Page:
This weekend I popped out a quick project that is cute, functional, and cute. I guess I said that already. A friend of mine got married this weekend, and I decided she’d love nothing better than to get some hand-made placemats with matching coasters and napkins, held together of course, with napkin rings. The project cost was a little higher since I went for cute oil cloth, which runs about $17/yard. I think I got a half yard of everything, and a yard of the napkin fabric.

Here were my two choices. I went for a double-sided placemat set so that either side could be used. A set of four would be ideal but I didn’t quite have enough fabric, so I did two double-sided.

I went with oil cloth because it resists water, liquid, and yuckies. One side is green with a yellow and blue motif (even though it looks aqua) and the other a natural color with purple, blue, and orange. They totally didn’t go! I love it.

Decide how big you want your placemats to be, cut them out, and then pin right sides together.

I did the same for the coasters, making them 5×5″

 

You have a couple options for how you put these together. One option is to surge the edges together, in which case you’ll want to put wrong sides together. I went with a turned set, so I sewed wrong sides together on three and a half sides, then pulled it inside out. To get a nice edge, I pinned the open section and sewed a second seam around the edge to finish it off. You can’t even tell where the turn was.

For the napkins, I went with two double-sided lunch-sized napkins, so with wrong sides together, we surged the edges, so they looked like this:

The result is a nice clean edge.

Of course I forgot to take pictures of the final set before it was packed off to my friend. Oh well.

The napkin rings I did similarly to those in a previous post:

I picked felts to go with my placemats, embroidered the yellow, sewed on the button, glued it all together and hand stitched them up.

The entire project took two to three hours start to finish, and cost about $40.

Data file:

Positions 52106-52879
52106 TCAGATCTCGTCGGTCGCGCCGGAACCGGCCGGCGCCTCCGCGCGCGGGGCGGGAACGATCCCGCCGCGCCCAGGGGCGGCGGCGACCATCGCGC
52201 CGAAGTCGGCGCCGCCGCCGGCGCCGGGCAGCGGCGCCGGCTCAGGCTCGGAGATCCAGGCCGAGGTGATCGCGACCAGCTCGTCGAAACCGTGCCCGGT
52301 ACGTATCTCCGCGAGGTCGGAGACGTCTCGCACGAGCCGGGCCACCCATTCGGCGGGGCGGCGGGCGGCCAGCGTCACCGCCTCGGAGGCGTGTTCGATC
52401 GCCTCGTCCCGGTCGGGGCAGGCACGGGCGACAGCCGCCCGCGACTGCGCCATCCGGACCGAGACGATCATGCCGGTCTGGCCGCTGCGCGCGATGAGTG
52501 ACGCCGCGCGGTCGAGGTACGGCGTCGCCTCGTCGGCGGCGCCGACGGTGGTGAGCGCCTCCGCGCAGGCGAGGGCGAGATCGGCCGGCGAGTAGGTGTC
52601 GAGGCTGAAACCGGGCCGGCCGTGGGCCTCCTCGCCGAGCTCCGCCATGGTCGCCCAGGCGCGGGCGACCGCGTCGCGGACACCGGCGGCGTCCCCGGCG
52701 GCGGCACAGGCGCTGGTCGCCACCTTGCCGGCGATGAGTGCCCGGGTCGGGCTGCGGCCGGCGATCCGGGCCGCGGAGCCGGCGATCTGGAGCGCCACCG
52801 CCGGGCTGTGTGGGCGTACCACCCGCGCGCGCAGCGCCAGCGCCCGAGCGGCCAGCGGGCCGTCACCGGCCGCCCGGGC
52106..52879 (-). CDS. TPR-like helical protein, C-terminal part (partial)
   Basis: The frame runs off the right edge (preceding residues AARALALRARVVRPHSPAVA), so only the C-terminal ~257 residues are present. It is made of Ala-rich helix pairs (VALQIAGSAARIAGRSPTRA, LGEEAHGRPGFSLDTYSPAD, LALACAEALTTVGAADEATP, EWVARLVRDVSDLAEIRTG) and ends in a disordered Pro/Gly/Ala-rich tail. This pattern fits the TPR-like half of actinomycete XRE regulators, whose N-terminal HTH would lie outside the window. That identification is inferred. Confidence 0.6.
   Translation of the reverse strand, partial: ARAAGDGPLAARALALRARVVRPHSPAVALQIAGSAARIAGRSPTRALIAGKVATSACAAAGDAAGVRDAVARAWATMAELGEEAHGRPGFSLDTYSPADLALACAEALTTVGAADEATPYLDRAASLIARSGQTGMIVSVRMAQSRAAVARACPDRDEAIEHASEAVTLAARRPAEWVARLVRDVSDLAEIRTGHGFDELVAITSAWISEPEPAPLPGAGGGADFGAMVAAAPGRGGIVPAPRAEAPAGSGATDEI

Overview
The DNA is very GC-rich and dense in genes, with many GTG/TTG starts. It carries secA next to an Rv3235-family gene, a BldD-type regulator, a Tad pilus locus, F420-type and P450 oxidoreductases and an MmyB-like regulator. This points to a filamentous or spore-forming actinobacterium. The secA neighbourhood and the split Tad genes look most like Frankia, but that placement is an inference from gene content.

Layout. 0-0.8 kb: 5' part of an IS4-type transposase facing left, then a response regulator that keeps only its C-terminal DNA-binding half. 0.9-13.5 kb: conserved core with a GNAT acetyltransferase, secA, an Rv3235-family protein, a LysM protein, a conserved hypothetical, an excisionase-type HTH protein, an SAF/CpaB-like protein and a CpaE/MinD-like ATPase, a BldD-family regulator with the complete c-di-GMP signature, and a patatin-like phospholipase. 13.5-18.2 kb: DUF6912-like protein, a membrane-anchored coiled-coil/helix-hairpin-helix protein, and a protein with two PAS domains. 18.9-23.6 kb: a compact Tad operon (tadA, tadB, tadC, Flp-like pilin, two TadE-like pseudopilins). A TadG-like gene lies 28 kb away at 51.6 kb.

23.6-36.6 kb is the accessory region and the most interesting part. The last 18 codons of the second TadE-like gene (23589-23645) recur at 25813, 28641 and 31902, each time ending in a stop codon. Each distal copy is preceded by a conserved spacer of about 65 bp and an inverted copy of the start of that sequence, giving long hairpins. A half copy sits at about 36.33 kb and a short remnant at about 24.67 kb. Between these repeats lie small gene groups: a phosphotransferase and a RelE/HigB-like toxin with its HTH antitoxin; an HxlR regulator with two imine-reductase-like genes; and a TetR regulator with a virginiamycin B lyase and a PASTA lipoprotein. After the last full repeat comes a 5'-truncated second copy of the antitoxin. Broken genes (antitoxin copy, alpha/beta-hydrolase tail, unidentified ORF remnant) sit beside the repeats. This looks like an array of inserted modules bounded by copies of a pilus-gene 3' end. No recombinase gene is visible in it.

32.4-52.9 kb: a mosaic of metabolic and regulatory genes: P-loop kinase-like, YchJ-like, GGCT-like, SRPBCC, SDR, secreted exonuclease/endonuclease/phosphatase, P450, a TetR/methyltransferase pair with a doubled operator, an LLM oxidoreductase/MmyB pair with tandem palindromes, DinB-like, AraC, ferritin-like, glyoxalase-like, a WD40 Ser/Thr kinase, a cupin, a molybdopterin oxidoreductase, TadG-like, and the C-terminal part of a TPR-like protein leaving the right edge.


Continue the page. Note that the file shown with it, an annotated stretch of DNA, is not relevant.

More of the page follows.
It Felt Good

November 28, 2011

So a few weeks ago I promised to post pictures of my little felt gifts that I’m making for people. (If you’re getting one from me, don’t look 😉 ). Today, I bring you those items.

I love working with felt. I discovered it earlier this year and figured out that you can just make so much cute stuff with it. It’s pliable and easy to work with. It holds embroidery well. You can just DO so much with it. So I started working embroidery together with felt to make little stocking-stuffer ornaments.

I largely tackled these the same. Cut out your background, your pieces, place them, sew, stuff, and finish. That’s it. Finito. They take less than an hour a piece.

Here are some examples of what I’ve done:

I love the vintage feel of this one:

You can also add buttons or other things to add a little texture and visual interest:

All in all I think they’re turning out pretty cute. I’m sure you can make little patterns, but I just free-handed these. Layering fabric also gives a pretty effect.

The other project I’ve been working on is similar, but I’ve used small embroidery hoops as my background. Again, adding felt, fabric, and embroidery gives me a simple project that takes about 30 minutes to complete. Tie a ribbon on the top and you’re done.

I love the effect of the metallic threads: